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Aged Care Operator Natasha Chadwick On The Importance Of Enabling People To Die With Dignity

How Do You Say Goodbye To Your Mum?

Australia’s aged care industry has an opportunity to make a huge difference in the delivery of quality palliative care across the country, says one of the industry’s leading CEOs Natasha Chadwick.

Natasha, the CEO of NewDirection Care located in Bellmere, Queensland, runs one of the most innovative and ground-breaking aged care facilities in Australia. 

The company’s policies on palliative care are designed with the needs of individual residents in mind and provide initialised services to ensure residents dignity and comfort as they come to the end of their lives.

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“Here at NewDirection Care, we don’t send anyone to hospital for palliative care, which is very rare compared with other aged care facilities,” says Natasha, who has more than two decades experience in the aged care industry. “In fact, we have only ever had two residents pass away in hospital and that was because they were already there for treatments.

“Of course, we have the right procedures and a well-trained team in place to do this. It’s important to make sure that on admission, residents and families are consulted about their advanced care plans and lodge their final wishes properly with their GP so everyone knows clearly what they want.”

If other providers in the aged care industry embraced similar approaches, then the industry as a whole could help alleviate some of the public health care burden from the hospital system.

Natasha Chadwick of NewDirection Care
Natasha Chadwick, CEO NewDirection Care

“By providing palliative care here at NewDirection Care, we help relieve the pressure from hospitals caring for our residents,” she says. “COVID-19 has also taught us that we can use tele-health effectively as well. Again, this lessens the burden on hospitals.”

Not only that, but the aged care facilities run by Natasha also conduct regular audits surrounding the death of a resident, designed to quickly identify and remove problems or barriers in the provision of care. 

“It may sound a bit strange, but we conduct death audits so that we can improve the way that we handle dying and death,” says Natasha. “So far, we’ve never had any negative feedback.”

Natasha is both a founder and CEO of NewDirection, an aged care concept that puts the resident at the centre of the decision-making process and encourages continued individual independence, especially in the high care aspects of caring for the aged and ill.

“We operate on the basis of values and those values are in everything that we do,” Natasha says. “So, you know, residents are treated as an individual. They are not one of crowd, which happens a lot in an institutional setting. 

“We believe in community and the importance of community as well as the individual. Respect – it is particularly important that we have respect for relationships in everything that we do. Empathy. “When you are dealing with a family who is struggling to understand what is happening with their loved one, empathy is incredibly important, as it is when providing care and support to a person requiring care. And of course, relationships. If we don’t form really good and strong relationships with residents and their families, you know, it’s really difficult for us to actually understand what level of care they need, what it is that they need from us.”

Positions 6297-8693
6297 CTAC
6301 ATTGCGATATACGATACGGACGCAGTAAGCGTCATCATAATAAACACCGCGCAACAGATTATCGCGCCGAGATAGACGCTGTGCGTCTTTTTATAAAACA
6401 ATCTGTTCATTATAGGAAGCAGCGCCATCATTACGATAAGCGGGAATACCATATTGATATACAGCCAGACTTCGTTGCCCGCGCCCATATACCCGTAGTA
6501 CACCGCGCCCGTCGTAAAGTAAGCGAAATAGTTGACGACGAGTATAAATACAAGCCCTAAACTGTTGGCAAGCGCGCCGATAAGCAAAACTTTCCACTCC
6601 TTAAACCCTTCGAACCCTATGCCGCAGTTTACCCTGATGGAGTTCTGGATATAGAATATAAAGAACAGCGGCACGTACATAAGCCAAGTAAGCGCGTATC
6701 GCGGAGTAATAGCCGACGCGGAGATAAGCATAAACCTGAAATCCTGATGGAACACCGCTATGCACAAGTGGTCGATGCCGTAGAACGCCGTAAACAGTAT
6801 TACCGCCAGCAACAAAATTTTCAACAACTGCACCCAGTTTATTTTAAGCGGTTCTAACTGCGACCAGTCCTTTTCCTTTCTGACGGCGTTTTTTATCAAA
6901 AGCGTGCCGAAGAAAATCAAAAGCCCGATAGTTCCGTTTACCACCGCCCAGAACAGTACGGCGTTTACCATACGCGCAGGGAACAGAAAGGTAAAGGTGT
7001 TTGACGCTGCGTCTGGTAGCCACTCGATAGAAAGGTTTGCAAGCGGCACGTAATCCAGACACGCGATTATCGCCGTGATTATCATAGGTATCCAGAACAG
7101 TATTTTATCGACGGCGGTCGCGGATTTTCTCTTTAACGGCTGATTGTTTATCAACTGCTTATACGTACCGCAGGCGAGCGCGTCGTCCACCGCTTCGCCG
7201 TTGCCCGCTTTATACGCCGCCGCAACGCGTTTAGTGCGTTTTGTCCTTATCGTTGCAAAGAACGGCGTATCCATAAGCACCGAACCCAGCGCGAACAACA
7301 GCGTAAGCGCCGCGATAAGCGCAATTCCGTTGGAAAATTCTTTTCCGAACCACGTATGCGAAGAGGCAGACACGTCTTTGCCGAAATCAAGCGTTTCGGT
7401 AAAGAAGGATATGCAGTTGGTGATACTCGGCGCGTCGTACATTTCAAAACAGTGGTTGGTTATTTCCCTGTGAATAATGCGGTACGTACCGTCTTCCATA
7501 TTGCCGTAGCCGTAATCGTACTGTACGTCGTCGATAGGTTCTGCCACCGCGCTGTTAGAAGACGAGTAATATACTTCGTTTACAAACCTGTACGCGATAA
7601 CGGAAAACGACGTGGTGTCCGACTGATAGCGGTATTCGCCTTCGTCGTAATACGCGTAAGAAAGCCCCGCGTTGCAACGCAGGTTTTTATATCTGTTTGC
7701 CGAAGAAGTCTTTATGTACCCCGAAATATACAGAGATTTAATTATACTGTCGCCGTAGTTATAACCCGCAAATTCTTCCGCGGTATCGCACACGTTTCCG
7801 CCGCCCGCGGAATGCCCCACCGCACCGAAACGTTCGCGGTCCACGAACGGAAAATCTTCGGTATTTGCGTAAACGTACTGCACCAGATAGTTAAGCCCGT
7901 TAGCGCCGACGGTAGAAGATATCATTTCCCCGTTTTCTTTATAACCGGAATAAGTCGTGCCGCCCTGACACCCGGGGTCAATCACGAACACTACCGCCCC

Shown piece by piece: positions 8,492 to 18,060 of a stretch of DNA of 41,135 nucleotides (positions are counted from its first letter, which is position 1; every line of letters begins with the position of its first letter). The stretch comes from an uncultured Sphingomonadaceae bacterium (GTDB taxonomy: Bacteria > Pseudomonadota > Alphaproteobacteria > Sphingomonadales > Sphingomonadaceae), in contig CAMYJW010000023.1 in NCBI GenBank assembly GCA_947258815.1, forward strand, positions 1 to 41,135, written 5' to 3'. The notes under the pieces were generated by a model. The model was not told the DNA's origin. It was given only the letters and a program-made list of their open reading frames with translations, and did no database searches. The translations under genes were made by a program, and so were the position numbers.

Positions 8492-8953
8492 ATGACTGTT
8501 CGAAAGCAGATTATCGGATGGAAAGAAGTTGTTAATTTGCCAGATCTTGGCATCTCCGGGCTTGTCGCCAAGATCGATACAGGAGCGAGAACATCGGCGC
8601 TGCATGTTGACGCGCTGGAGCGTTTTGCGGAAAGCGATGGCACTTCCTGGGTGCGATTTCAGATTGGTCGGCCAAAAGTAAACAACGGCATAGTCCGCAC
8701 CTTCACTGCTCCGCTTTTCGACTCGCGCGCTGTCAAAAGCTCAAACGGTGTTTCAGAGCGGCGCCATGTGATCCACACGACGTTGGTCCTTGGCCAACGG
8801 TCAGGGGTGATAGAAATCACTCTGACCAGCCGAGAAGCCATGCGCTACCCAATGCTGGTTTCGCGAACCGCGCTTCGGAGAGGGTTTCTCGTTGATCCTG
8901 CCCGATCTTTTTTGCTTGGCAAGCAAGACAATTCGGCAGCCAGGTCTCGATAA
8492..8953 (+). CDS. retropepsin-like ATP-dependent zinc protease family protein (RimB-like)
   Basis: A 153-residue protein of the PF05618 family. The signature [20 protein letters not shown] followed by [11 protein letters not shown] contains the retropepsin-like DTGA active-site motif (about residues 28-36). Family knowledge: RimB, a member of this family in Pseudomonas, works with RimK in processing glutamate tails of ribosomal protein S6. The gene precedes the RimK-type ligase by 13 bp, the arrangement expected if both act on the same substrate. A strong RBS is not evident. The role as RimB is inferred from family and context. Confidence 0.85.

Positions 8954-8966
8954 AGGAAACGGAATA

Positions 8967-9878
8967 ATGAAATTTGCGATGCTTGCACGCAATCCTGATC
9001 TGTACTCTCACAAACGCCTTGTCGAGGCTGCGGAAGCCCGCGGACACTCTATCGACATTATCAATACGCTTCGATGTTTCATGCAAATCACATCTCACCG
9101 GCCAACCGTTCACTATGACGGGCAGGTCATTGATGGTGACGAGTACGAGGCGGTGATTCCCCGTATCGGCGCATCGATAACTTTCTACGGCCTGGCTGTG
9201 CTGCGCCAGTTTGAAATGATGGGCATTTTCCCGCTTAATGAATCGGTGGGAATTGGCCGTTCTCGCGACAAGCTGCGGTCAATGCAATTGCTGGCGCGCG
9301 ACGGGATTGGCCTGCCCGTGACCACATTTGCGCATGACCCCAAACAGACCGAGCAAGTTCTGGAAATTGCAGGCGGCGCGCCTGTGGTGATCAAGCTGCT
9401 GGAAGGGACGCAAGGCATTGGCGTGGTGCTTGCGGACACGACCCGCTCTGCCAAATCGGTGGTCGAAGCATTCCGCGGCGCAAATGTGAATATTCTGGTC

This approach, she says, will become increasingly valuable in Victorian aged care facilities during the coming days and weeks as they experience a mounting second wave of COVID-19 infections. 

The Victorian Department of Health and Human Services has identified outbreaks in at least 28 aged care homes facilities with at least 100 coronavirus cases among residents so far.

The good news, says Natasha, is that the Federal Government seems to have recognised that aged care residents need the same access to hospitalization as other members of the public. 

When asked during the week if infected aged care residents should be taken to hospital, Health Minister Greg Hunt said: “So what we’ve done is made sure that every facility immediately has access to hospital, to removal, to another facility, or to isolation. Those medical decisions are being made on the ground, but this is something that the Prime Minister and myself and Richard Colbeck, the Aged Care Minister, have been incredibly focused on.”

Significantly, following Mr Hunt’s statement, the entire remaining resident population of the Menarock Life aged care facility in Essendon, a 55-bed home, was removed to a private hospital after one of the most concerning Victorian aged care outbreaks. 

“We understand this is a very stressful time, both for the residents being moved, and their families,” Aged Care Minister Richard Colbeck said. “However, we believe this is a necessary step to ensure the health, safety and wellbeing of the residents currently living in the Menarock Life facility.”

Written by Michael Sheather

Michael Sheather has extensive experience in magazine journalism having fulfilled the roles of both associate editor and news editor at The Australian Women's Weekly during the past 21 years. At the same time Michael has crafted an impressive reputuation as a reporter and writer, winning multiple awards including five Journalist of the Year awards, two Story the year awards as well as being a regular finalist or runner-up in both categories. He has reported for The Weekly from the US, the United Kingdom, Indonesia, Europe, New Zealand and India and has an extraordinary list of interviewees including Thredbo survivor Stuart Diver, Prime Ministers John Howard, Malcolm Fraser, Bob Hawke and Gough Whitlam, actresses Kim Bassinger, Nicole Kidman and actor Michael J Fox, among many others.

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